judgment decision on precedent establishing that the statute requires UIM coverage when

a third party is at fault for the operation of a second vehicle, but denied Pepper’s claim

because there is no existing authority addressing whether coverage is required when a

third-party tortfeasor owns but is not operating the vehicle used by the UIM policyholder.




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                                           ISSUE

       Did the district court err in denying UIM benefits when a second tortfeasor owns

the underinsured vehicle but the driver is insured for his own liability by the UIM

insurer?

                                        ANALYSIS

       1.     Review Standards

       On appeal from summary judgment, we review de novo whether there are any

genuine issues of material fact and whether the district court erred in its application of the

law. Star Ctrs., Inc. v. Faegre & Benson, L.L.P., 644 N.W.2d 72, 76-77 (Minn. 2002).

“[S]ummary judgment will be affirmed if it can be sustained on any ground.” Jane Doe

43C v. Diocese of New Ulm, 787 N.W.2d 680, 686 (Minn. App. 2010). “When the

district court grants summary judgment based on the application of a statute to

undisputed facts, the result is a legal conclusion that we review de novo.” Weston v.

McWilliams & Assocs., Inc., 716 N.W.2d 634, 638 (Minn. 2006).

       2.     Coverage Conversion

       Because we conclude that the circumstances of this case do not involve conversion

of coverage purchased by the policyholder, coverage is required by law.

       An insurer’s liability is generally determined by the insurance contract, “as long as

the policy does not omit coverage required by law and does not violate applicable

statutes.” Lynch v. Am. Family Mut. Ins. Co., 626 N.W.2d 182, 185 (Minn. 2001)

(citations omitted). Minnesota law permits an insurer to deny coverage for UIM benefits

when the insured’s claim for benefits results in coverage conversion. Mitsch v. Am. Nat’l


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Prop. & Cas. Co., 736 N.W.2d 355, 358 (Minn. App. 2007), review denied (Minn. Oct.

24, 2007). “Coverage conversion occurs when less expensive first-party UIM coverage is

used as a substitute for more expensive third-party liability coverage.” Id.

       In its approach to coverage-conversion law, the Lynch court discussed precedents

upholding UIM exclusions in coverage-conversion circumstances, where an insured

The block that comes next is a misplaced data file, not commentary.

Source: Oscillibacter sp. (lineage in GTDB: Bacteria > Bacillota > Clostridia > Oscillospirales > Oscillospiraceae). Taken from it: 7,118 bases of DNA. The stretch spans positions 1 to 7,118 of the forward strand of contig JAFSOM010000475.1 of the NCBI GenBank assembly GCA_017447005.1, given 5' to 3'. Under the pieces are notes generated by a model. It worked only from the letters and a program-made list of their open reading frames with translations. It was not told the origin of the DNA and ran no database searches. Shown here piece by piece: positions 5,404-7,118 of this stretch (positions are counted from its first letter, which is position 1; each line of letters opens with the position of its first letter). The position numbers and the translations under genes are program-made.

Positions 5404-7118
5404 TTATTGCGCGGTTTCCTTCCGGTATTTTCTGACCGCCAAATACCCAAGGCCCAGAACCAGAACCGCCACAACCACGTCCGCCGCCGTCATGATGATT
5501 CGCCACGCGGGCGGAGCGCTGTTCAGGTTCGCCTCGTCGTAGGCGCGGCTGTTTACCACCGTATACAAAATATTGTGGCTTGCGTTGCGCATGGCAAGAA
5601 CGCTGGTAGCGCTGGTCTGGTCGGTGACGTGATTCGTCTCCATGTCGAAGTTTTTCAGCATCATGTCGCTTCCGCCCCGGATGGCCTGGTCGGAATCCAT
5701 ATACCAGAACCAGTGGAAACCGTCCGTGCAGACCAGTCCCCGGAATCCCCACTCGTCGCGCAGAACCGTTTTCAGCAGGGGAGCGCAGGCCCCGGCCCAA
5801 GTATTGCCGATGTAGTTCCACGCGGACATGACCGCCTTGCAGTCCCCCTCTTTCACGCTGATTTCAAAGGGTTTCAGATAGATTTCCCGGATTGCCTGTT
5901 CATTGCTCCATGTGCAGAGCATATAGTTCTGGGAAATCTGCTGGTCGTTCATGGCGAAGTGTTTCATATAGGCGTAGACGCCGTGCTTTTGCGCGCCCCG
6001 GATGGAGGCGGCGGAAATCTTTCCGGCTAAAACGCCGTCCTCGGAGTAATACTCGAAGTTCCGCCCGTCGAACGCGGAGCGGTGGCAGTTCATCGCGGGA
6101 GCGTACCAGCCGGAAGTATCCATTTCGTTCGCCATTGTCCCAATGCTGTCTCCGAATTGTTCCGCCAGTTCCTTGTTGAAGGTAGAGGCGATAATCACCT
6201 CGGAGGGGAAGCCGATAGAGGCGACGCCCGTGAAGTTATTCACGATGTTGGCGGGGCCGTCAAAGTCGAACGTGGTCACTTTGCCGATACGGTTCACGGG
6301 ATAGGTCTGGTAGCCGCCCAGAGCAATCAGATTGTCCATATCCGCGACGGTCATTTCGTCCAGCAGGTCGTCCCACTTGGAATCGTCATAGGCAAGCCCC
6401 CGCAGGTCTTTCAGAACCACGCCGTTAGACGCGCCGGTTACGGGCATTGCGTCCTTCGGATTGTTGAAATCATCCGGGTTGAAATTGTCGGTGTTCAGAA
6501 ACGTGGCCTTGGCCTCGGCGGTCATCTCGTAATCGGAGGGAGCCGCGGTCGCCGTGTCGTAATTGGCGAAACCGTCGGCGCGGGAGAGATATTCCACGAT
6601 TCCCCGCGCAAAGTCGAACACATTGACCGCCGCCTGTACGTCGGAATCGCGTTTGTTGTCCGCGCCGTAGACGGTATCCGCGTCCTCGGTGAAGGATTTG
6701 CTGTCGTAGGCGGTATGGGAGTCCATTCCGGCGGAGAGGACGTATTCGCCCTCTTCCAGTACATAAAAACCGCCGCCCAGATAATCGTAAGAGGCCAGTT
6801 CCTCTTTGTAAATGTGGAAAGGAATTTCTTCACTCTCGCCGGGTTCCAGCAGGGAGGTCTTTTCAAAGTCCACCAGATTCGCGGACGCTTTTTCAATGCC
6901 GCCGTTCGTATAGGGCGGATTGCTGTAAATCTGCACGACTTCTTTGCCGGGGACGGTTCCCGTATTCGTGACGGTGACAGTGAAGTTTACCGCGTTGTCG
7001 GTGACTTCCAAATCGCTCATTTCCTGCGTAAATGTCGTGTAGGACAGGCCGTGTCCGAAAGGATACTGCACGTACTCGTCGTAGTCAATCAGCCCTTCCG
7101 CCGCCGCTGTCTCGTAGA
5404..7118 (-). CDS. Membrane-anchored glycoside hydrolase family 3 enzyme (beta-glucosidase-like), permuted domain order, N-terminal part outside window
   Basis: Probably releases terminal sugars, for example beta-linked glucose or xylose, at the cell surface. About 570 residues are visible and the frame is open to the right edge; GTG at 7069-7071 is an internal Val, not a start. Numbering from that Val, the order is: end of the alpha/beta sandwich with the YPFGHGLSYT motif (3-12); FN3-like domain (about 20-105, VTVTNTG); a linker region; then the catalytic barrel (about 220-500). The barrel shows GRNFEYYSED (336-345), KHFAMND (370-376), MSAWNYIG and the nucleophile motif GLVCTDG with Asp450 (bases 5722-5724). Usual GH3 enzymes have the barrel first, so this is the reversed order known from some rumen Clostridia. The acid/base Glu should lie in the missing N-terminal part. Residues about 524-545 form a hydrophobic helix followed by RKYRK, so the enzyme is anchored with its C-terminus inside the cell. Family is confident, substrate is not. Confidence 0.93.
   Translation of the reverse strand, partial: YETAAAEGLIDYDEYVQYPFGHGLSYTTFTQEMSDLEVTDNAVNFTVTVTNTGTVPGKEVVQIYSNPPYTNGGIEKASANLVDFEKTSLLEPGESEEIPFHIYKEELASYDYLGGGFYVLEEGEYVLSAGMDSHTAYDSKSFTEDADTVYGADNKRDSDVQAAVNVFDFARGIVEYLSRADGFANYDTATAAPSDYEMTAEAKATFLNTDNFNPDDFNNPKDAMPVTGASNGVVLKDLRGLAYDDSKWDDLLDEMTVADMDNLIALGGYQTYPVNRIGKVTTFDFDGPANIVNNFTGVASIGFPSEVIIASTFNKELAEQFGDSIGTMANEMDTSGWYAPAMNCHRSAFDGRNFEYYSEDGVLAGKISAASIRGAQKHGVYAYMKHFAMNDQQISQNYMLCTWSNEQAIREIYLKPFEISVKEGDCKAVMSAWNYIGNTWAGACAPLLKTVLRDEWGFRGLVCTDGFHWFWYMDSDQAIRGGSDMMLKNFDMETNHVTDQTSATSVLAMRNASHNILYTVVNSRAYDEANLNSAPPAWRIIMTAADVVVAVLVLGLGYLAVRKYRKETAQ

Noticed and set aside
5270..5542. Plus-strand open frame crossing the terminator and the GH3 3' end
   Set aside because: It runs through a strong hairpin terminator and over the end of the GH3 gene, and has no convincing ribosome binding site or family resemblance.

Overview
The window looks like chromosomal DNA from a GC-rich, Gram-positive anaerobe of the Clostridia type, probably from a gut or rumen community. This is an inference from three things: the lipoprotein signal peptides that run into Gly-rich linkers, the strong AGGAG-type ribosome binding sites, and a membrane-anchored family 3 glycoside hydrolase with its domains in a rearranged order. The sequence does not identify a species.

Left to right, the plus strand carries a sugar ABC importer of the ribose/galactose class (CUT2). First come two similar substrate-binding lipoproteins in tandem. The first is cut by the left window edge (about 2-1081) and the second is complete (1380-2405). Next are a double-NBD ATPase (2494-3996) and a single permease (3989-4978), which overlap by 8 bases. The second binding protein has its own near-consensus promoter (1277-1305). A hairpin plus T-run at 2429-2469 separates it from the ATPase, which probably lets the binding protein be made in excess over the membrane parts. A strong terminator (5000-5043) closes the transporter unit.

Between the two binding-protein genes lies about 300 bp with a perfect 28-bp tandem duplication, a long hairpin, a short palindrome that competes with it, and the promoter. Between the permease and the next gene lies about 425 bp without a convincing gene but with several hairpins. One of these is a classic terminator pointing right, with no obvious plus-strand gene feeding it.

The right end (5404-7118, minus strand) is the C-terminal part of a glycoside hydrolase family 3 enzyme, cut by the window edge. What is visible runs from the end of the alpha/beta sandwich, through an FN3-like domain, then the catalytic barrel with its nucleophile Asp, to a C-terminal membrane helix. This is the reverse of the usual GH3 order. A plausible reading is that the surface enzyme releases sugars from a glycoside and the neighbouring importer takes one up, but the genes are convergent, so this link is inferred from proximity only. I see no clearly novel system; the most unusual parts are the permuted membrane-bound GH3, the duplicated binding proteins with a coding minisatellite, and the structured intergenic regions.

attempted “to provide greater protection from his own negligence” than he purchased in

the form of liability coverage. 626 N.W.2d. at 187 (quoting Meyer v. Ill. Farmers Ins.

Group, 371 N.W.2d 535, 537 (Minn. 1985)).1

       An insurer is permitted to “write and enforce any exclusion that precludes . . .

coverage conversion.” Lynch, 626 N.W.2d at 189; see also Meyer, 371 N.W.2d at 537;

Myers v. State Farm Mut. Auto. Ins. Co., 336 N.W.2d 288, 292 (Minn. 1983). In Meyer,

UIM coverage was implied because the insurer failed to offer coverage, and the supreme

court emphasized that even without express policy language, the implied UIM coverage

could not be converted to supplement liability coverage when the injury occurred as the

result of a single-car accident in which the policyholder was both owner and driver. 371

N.W.2d at 536-37. None of the cases discussing coverage conversion have directly

addressed whether an overly broad exclusion might wrongfully omit coverage required

by the no-fault statute, when the factual circumstances do not demonstrate an instance of

coverage conversion by the insured.


1
  Despite finding coverage conversion in the circumstances before it, the Lynch court
upheld payment of UIM benefits because the policy before it did not contain a pertinent
exclusion and used language permitted by statute. Lynch, 626 N.W.2d at 189-90.


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       3.     Multiple Tortfeasors

       We recently addressed an exclusion that we concluded was overbroad, wrongfully

omitting coverage required by law. Mitsch, 736 N.W.2d at 363. In Mitsch, the insurer

defended the denial of UIM benefits to a passenger after an accident where fault was

attributed both to the policyholder and to a second tortfeasor, the driver of a second

vehicle. Id. at 356-57. Both insurers paid out the liability limits of their respective

policies, and the severely injured passenger applied for UIM benefits from the insurer of

the motorcycle on which she was a passenger. Id. at 357. The insurer denied the